Here are a few strategies that will ensure your financial life is on a solid foundation.
Organize your paperwork
Many people go through life merely working and spending money, without ever taking the time to sit down and evaluate their financial situation. This is a mistake. With just a few hours of focused effort, you can get organized and improve your financial outlook.
Start by organizing your financial paperwork. Keep your tax returns for the past seven years (in case of IRS audits, questions from lenders or tax preparers, or just for your own reference). This includes any pay stubs or canceled checks from that seven-year period.
Also, keep any financial documents related to buying, selling, or improving your home. You might want a safe deposit box or fireproof safe for your mortgage documents, title deed, and any other relevant information that is hard to replace. Buying a home is the biggest purchase of most people's lives – don't run the risk of costly complications by losing paperwork.
Finally, keep any receipts and records for major purchases, for as long as you own the item. This includes cars, major appliances, water heaters, furnaces, or any specialized equipment that might require repairs or maintenance, especially if there is a warranty involved. Keeping your paperwork orderly can help you avoid expensive fees and delays in case you ever need to request repairs under warranty.
Live within a budget
The word “budget" often gets a bad reputation. People might feel like living on a budget is a form of deprivation and denial of joy. But having a budget can actually help you feel more relaxed and liberated. A good budget will give you confidence in your financial status by keeping track of spending, managing and eliminating your debt, cutting back on unfulfilling impulse purchases, helping you better plan for retirement, and most of all, it will give you the sense of empowerment that comes from knowing how to boost your savings for your most important financial goals.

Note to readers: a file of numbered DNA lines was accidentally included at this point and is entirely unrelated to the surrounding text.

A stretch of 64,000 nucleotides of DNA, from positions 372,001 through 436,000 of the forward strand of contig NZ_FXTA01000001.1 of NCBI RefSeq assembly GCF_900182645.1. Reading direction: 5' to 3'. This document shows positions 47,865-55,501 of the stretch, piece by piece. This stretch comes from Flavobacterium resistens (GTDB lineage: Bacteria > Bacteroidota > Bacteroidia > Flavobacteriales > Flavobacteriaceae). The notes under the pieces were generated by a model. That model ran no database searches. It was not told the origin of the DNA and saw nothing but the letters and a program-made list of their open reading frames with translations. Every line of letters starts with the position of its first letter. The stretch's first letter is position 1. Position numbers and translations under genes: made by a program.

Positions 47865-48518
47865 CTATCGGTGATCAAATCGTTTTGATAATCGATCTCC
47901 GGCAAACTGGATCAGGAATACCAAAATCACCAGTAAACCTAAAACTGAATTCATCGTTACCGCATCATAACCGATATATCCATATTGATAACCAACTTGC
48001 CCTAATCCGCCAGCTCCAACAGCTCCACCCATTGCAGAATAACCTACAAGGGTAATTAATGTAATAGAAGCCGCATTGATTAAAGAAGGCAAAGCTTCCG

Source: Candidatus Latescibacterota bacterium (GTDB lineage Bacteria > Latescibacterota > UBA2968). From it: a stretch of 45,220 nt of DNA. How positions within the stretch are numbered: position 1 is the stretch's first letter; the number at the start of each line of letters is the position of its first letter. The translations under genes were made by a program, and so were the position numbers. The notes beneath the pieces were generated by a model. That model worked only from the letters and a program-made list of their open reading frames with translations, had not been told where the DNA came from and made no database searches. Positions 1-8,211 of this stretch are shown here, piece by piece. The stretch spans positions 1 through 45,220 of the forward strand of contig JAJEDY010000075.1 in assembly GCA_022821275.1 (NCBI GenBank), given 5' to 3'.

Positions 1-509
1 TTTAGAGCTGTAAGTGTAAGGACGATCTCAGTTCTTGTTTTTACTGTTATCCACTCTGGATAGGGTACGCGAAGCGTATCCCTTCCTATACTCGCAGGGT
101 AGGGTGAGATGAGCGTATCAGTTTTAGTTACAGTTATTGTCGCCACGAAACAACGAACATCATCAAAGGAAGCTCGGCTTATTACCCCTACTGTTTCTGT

A simple way to set a budget:
- Add up your monthly income. For most people, the major of income is derived from a job or business. But don't forget other sources of income like child support, disability wages, side income from part-time work, freelancing, or a part-time business, income from investments, government benefits, etc.
- Add up your monthly expenses. Pay attention to where your money goes for one month. (If your expenses vary significantly from month to month, combine a few months and calculate a monthly average.)
- Set financial priorities. Evaluate your fixed expenses (must-haves that are the same every month, such as mortgage/rent, food/groceries, utilities, transportation/car payment and gasoline, insurance, property taxes) and variable expenses (nice-to-haves that are within your control to decide whether/how much to spend, such as entertainment, vacations, hobbies, sports, meals away from home, etc.). Cutting back on your variable expenses is often the best way to find extra money for savings and paying off debt.
Household debt is common, whether it's due to student loans, a mortgage, car payment or credit cards. Debt in itself is not a bad thing, and some types of debt are more expensive and risky than others. The key is to avoid an unmanageable level of debt that burdens your overall financial foundation. Here are a few easy steps to take to pay off debt:
- Pay off highest-interest debts first. Credit card debt is usually the highest-interest debt that consumers have. If you have balances on multiple credit cards, read the fine print on your agreements and make bigger payments to the cards with the highest interest rates.